PENSION AND CONTRIBUTORY PROVIDENT FUND: Government can no longer afford free pension. Like in other developed countries government should rather encourage contributory provident fund both in the public and private sectors. Provident fund in most of the South Asian countries, not to speak of the OECD (Organisation for Economic Coperation and Development) countries, is contributory that is contributed by the employers and employees. Provident fund is mandatory by government regulation in South Asia except in Bangladesh. Accrual rate of civil servant pension in Bangladesh (3.2 per cent) is the second highest in the world after Iran (3.3 per cent). But there is no pension and even almost no contributory provident fund in the private sector. In OECD countries it is less than 2.0 per cent (World Bank 2006).

NBR, CAG AND MISSING FINANCIAL STATEMENTS: NBR (National Board of Revenue) does not prepare its financial statements such as income statement, balance sheet and cash flow statement. CAG (Comptroller General of Accounts) however prepares income and expenditure account, receipts and payments account and appropriation account (Annual Report 2016) but not balance sheet and cash flow statement. NBR prepares statistics for budgeted and actual tax collection. Their UK counterparts HMRC (HM Revenue and Customs) and NAO (National Audit Office) prepare the above financial statements like in the corporate sector. In corporate sector assets minus liabilities is called equity and in the government it is called consolidated fund. Like HMRC and NAO, NBR and CAG have revenue receipts and expenses and assets and liabilities and therefore preparation of financial statements is essential. HMRC Annual Report 2016 showed statement of revenue and expenditure with total taxes, duties and other revenue BPS536b, total expenditure including appropriation accounts of BPS146b and net revenue for the consolidated fund of BPS 390b. Its balance sheet (statement of financial position) showed total assets including revenue receivable BPS 116b, liabilities BPS 61b and ending consolidated fund of BPS55b. NAO's 2017-18 balance sheet shows current assets of BPS 8.0m, noncurrent assets of BPS 91m, current liabilities of BPS 8.0m, noncurrent liabilities of BPS 0.018, general fund of BPS 31m and revaluation reserve of BPS 60m. HMRC and NAO also disclose remuneration of executive leaders in detail like in the corporate sector. Detailed disclosure of remuneration of executives both in the public and private sectors is a basic requirement of governance all over the world. But our NBR and CAG office do not disclose any information on this vital public resource.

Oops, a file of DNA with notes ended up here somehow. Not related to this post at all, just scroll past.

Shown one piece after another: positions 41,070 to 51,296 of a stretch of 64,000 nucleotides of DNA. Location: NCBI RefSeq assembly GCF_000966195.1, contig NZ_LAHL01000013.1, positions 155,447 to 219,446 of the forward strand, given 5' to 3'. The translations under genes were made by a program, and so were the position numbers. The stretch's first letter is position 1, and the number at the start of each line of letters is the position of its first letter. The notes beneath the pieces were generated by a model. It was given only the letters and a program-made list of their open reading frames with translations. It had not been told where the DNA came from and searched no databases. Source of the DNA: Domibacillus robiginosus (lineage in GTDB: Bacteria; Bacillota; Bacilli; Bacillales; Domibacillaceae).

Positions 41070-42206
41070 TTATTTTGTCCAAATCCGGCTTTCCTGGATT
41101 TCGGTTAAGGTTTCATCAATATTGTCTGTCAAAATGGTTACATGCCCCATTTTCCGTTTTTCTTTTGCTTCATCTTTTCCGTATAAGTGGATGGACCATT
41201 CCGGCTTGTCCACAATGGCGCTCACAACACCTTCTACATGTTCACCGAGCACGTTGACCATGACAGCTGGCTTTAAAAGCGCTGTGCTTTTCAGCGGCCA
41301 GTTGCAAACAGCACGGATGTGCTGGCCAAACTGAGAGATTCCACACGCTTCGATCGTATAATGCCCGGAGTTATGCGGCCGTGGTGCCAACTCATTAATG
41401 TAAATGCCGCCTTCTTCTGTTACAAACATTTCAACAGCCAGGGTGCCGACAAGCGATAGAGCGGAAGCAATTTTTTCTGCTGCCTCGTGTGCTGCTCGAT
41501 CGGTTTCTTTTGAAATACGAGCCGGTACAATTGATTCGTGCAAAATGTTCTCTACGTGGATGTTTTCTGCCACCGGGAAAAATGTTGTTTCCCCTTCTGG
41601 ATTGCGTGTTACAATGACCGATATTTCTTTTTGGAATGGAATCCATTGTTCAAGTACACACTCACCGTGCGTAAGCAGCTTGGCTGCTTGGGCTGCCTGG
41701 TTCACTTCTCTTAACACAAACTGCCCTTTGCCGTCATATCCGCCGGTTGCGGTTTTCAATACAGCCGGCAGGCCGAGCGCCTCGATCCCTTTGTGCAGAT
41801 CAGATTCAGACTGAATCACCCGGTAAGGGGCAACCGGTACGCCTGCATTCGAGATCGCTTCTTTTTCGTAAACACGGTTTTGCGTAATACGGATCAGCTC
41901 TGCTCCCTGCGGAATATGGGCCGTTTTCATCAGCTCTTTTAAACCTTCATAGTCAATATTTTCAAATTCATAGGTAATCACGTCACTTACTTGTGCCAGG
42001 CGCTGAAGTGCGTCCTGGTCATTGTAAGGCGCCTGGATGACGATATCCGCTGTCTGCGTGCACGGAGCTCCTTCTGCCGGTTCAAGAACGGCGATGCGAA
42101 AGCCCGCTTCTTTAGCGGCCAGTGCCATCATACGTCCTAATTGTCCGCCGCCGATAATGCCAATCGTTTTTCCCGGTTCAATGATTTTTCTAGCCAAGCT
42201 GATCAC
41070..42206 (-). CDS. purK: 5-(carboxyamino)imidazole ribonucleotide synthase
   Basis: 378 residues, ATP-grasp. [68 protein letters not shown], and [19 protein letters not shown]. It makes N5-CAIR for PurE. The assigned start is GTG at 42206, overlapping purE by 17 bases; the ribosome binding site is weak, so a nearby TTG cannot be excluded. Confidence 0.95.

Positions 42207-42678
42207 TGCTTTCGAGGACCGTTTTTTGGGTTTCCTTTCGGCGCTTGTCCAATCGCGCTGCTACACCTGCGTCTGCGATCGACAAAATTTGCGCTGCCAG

INDEPENDENT NON-EXECUTIVES IN THE BOARD OF GOVERNANCE: Nowadays strategic institutions both in the public and private sectors around the world are governed by executives (insiders) and independent non-executives (outsiders) who are celebrated citizens of their countries (in USA they are coined as 'idea men'). Importantly, chairman of the institutions is a non-executive. This system of governance is absent in most of our government organisations. And where there are non-executives they are not independent rather are strongly affiliated with the ruling party. If celebrated experts are not present in the board then efficient utilisation of assets and liabilities, their valuation, pricing, and records are at stake. Our strategic government organisations like NBR, CAG, BSEC (Bangladesh Securities and Exchnage Commission), and ports do not have a single non-executive in their board whereas their counterparts in the developed countries have majority members as independent non-executives. Even in South Asian countries, there are non-executives.

Dr Dhiman Chowdhury is Professor of Accounting, Dhaka University